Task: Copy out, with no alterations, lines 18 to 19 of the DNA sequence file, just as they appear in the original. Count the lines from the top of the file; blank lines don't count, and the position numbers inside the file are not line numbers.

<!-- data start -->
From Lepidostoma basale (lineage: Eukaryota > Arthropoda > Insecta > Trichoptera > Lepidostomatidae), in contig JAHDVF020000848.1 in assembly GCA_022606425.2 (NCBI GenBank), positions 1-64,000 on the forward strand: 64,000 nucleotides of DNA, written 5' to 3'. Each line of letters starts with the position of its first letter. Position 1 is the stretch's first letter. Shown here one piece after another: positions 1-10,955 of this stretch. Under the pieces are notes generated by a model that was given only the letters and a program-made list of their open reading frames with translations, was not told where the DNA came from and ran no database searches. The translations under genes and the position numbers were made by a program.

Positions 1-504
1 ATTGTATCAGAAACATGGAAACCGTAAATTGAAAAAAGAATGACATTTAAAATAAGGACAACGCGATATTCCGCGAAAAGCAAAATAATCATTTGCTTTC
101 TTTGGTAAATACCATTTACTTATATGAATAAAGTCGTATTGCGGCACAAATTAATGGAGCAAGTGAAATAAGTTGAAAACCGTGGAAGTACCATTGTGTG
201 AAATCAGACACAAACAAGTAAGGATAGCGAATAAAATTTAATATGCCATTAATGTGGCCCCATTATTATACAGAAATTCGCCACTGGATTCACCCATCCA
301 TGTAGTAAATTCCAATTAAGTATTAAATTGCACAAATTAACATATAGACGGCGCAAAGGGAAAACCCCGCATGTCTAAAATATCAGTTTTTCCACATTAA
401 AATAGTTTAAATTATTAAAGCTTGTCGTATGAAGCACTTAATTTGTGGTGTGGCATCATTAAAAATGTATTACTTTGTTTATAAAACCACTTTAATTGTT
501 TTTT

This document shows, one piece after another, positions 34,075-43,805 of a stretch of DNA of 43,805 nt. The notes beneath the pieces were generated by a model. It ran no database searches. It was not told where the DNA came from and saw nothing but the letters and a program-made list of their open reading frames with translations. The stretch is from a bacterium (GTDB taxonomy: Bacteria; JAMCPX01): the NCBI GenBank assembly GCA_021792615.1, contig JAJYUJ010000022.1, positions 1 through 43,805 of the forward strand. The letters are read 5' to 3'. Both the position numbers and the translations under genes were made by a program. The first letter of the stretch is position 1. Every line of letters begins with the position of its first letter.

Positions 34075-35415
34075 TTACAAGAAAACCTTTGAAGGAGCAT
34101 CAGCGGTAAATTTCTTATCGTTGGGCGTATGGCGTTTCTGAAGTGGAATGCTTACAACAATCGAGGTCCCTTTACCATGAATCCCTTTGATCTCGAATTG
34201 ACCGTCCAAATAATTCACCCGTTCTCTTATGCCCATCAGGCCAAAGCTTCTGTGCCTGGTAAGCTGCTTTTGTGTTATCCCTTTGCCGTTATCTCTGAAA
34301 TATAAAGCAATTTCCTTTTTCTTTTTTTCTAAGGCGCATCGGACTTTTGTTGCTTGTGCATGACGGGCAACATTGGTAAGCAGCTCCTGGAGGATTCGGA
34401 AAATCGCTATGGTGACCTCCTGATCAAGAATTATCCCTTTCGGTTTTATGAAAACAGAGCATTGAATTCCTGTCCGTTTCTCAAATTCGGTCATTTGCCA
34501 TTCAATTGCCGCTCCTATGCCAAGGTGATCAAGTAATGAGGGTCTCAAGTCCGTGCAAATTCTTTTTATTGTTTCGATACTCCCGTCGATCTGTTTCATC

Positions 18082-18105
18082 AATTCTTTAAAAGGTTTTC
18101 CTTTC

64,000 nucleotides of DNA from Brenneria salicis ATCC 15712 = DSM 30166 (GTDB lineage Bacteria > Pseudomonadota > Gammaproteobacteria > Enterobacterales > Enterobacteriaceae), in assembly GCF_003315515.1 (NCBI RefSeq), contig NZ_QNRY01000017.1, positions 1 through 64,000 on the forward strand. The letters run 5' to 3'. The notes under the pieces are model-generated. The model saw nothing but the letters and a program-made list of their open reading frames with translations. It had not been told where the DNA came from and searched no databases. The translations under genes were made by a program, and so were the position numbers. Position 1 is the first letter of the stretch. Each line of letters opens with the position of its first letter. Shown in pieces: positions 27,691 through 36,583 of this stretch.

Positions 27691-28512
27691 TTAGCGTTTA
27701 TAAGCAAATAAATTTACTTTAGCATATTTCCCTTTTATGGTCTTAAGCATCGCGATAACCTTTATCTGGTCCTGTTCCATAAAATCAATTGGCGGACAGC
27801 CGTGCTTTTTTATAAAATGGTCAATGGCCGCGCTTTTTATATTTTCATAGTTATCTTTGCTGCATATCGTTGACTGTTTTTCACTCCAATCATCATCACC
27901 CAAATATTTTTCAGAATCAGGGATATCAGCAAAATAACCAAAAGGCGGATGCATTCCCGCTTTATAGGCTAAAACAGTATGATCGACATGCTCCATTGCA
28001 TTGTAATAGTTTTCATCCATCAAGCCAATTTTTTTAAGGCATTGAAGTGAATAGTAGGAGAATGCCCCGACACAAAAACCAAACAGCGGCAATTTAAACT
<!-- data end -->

18082 AATTCTTTAAAAGGTTTTC
18101 CTTTC